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Mandela remains in critical condition; hope fading

Published: Thursday, June 27, 2013 1:15 a.m. CST

JOHANNESBURG – Nelson Mandela remained in critical condition in a Pretoria hospital Wednesday as elders from his AbaThembu clan traveled from the Eastern Cape to see him.

With hopes for Mandela’s recovery fading, the Anglican archbishop of Cape Town, Thabo Makgoba, shared a prayer that he had read at Mandela’s bedside late Tuesday for the former South African president, his wife Graca Machel and other family members.

Referring to Mandela by his clan name, the archbishop prayed: “Now enfold Madiba and Graca with compassion, comfort and the conviction that you will never forsake them, but that you will grant Madiba eternal healing and relief from pain and suffering.

“And may your blessing rest upon Madiba now and always,” the prayer continued. “Grant him, we pray, a quiet night and a peaceful, perfect, end.”

Mandela, 94, was admitted to the hospital June 8 to be treated for a recurring lung infection. As the days have worn on with no improvement in his condition, South Africans have appeared to reconcile themselves to the somber idea that the much-loved anti-apartheid leader, the country’s first black president, is close to death.

That idea was reinforced by presidential spokesman Mac Maharaj, who said South Africans should not hold out false hope.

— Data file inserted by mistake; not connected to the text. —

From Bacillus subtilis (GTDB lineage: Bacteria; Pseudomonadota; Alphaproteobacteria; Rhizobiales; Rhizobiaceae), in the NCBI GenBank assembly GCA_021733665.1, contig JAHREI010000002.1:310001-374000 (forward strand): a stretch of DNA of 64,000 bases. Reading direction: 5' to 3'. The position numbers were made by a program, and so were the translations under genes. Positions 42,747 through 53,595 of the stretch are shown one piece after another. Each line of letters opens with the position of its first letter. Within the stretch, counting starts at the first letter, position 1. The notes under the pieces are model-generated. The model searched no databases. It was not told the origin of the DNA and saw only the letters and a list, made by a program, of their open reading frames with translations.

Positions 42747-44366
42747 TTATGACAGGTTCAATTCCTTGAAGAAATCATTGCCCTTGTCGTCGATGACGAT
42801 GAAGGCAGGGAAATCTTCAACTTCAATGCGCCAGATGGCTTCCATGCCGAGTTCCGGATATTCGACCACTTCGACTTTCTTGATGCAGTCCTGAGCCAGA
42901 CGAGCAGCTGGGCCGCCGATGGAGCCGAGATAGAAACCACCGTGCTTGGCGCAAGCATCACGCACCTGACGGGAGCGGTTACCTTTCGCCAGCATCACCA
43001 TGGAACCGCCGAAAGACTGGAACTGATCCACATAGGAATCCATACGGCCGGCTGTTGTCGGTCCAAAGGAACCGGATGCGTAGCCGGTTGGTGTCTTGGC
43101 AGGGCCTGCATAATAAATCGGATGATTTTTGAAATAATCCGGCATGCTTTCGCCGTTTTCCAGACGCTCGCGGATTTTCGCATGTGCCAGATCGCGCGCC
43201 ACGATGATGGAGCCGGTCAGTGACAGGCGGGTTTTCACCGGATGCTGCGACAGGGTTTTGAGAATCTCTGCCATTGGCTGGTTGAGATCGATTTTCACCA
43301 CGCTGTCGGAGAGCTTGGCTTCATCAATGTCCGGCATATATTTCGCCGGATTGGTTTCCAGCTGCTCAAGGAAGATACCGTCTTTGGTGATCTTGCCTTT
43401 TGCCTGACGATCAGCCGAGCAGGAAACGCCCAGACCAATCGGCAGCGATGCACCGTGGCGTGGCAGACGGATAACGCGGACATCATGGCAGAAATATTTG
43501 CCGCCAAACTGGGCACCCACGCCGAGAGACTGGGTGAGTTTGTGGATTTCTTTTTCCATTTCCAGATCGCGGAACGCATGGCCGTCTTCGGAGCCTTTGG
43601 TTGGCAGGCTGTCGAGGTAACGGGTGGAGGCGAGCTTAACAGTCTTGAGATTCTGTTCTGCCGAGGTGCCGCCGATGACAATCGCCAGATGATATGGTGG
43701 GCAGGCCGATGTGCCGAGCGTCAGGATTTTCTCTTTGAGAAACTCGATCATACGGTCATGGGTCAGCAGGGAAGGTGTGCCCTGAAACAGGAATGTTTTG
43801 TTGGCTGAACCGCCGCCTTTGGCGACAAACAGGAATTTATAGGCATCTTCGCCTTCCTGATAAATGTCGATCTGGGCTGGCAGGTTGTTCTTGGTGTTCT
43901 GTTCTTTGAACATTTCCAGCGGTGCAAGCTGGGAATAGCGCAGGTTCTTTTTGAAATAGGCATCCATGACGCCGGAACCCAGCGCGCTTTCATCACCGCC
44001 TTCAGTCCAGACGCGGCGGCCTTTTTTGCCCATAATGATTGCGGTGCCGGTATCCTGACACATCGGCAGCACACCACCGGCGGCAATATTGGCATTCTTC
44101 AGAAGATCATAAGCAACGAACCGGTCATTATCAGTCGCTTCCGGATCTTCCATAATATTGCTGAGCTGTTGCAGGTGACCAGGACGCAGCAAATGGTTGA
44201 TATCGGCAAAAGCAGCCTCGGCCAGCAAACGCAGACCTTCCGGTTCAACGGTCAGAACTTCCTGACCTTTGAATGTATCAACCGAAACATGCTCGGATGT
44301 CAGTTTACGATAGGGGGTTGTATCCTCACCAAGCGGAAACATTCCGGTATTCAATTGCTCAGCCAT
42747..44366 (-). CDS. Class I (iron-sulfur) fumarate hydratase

Mandela family members traveled to his home village of Qunu on Tuesday to brief elders on his condition, news reports said.

The New Age newspaper reported activity near Mandela’s family grave site, with graders smoothing a road and six workers in the cemetery, cleaning the area. It was unclear whether preparations were being made for Mandela’s funeral, or whether the activity signaled that Mandela’s three deceased children — who were reburied in 2011 in the Mvezo area of the Eastern Cape by a grandson who is chief there — might be reburied in Qunu, or possibly both.

“It is concerning but clear that the cleaning of those graves has something to do with the condition of Baw’ uMandela,” the newspaper quoted a village elder, Qabukile Mvimbi, as saying, using a traditional honorific.

Mandela is revered for his role in fighting white-minority rule, ushering in a democratic government and promoting racial reconciliation. He has battled a series of lung infections in recent years, after contracting tuberculosis while serving 27 years in prison.

Mandela remained in serious condition for over a week after his latest hospital admission, and then was reported to have improved slightly. But his health deteriorated again late last week, and authorities announced Sunday that he was in critical condition.

South African officials have not commented on media reports that Mandela is on life support, saying that it would be a breach of patient-doctor confidentiality.

 

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